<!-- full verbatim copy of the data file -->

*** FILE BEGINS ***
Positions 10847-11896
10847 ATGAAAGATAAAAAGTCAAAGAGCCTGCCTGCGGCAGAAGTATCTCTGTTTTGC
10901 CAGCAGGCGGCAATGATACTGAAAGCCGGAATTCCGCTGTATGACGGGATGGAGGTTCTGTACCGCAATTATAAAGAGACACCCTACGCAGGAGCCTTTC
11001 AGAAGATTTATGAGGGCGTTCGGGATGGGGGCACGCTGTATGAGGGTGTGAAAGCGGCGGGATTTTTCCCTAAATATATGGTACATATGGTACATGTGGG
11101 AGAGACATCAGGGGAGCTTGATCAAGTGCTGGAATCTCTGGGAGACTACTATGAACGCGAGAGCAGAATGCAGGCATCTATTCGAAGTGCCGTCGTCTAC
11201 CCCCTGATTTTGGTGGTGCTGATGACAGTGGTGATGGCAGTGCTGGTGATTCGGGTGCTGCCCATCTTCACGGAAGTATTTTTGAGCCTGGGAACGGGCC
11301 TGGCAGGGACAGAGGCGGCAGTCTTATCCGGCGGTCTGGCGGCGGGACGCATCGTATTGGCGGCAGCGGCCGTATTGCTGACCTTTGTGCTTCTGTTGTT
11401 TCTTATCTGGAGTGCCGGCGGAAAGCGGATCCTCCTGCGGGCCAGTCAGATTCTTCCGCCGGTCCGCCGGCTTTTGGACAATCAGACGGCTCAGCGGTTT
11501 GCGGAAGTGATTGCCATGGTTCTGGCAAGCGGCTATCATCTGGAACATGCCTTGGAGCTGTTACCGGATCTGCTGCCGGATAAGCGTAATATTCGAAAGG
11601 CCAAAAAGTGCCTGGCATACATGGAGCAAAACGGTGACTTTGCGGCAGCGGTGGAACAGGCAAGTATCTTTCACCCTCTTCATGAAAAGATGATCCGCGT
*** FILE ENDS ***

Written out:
Positions 10847-11896
10847 ATGAAAGATAAAAAGTCAAAGAGCCTGCCTGCGGCAGAAGTATCTCTGTTTTGC
10901 CAGCAGGCGGCAATGATACTGAAAGCCGGAATTCCGCTGTATGACGGGATGGAGGTTCTGTACCGCAATTATAAAGAGACACCCTACGCAGGAGCCTTTC
11001 AGAAGATTTATGAGGGCGTTCGGGATGGGGGCACGCTGTATGAGGGTGTGAAAGCGGCGGGATTTTTCCCTAAATATATGGTACATATGGTACATGTGGG
11101 AGAGACATCAGGGGAGCTTGATCAAGTGCTGGAATCTCTGGGAGACTACTATGAACGCGAGAGCAGAATGCAGGCATCTATTCGAAGTGCCGTCGTCTAC
11201 CCCCTGATTTTGGTGGTGCTGATGACAGTGGTGATGGCAGTGCTGGTGATTCGGGTGCTGCCCATCTTCACGGAAGTATTTTTGAGCCTGGGAACGGGCC
11301 TGGCAGGGACAGAGGCGGCAGTCTTATCCGGCGGTCTGGCGGCGGGACGCATCGTATTGGCGGCAGCGGCCGTATTGCTGACCTTTGTGCTTCTGTTGTT
11401 TCTTATCTGGAGTGCCGGCGGAAAGCGGATCCTCCTGCGGGCCAGTCAGATTCTTCCGCCGGTCCGCCGGCTTTTGGACAATCAGACGGCTCAGCGGTTT
11501 GCGGAAGTGATTGCCATGGTTCTGGCAAGCGGCTATCATCTGGAACATGCCTTGGAGCTGTTACCGGATCTGCTGCCGGATAAGCGTAATATTCGAAAGG
11601 CCAAAAAGTGCCTGGCATACATGGAGCAAAACGGTGACTTTGCGGCAGCGGTGGAACAGGCAAGTATCTTTCACCCTCTTCATGAAAAGATGATCCGCGT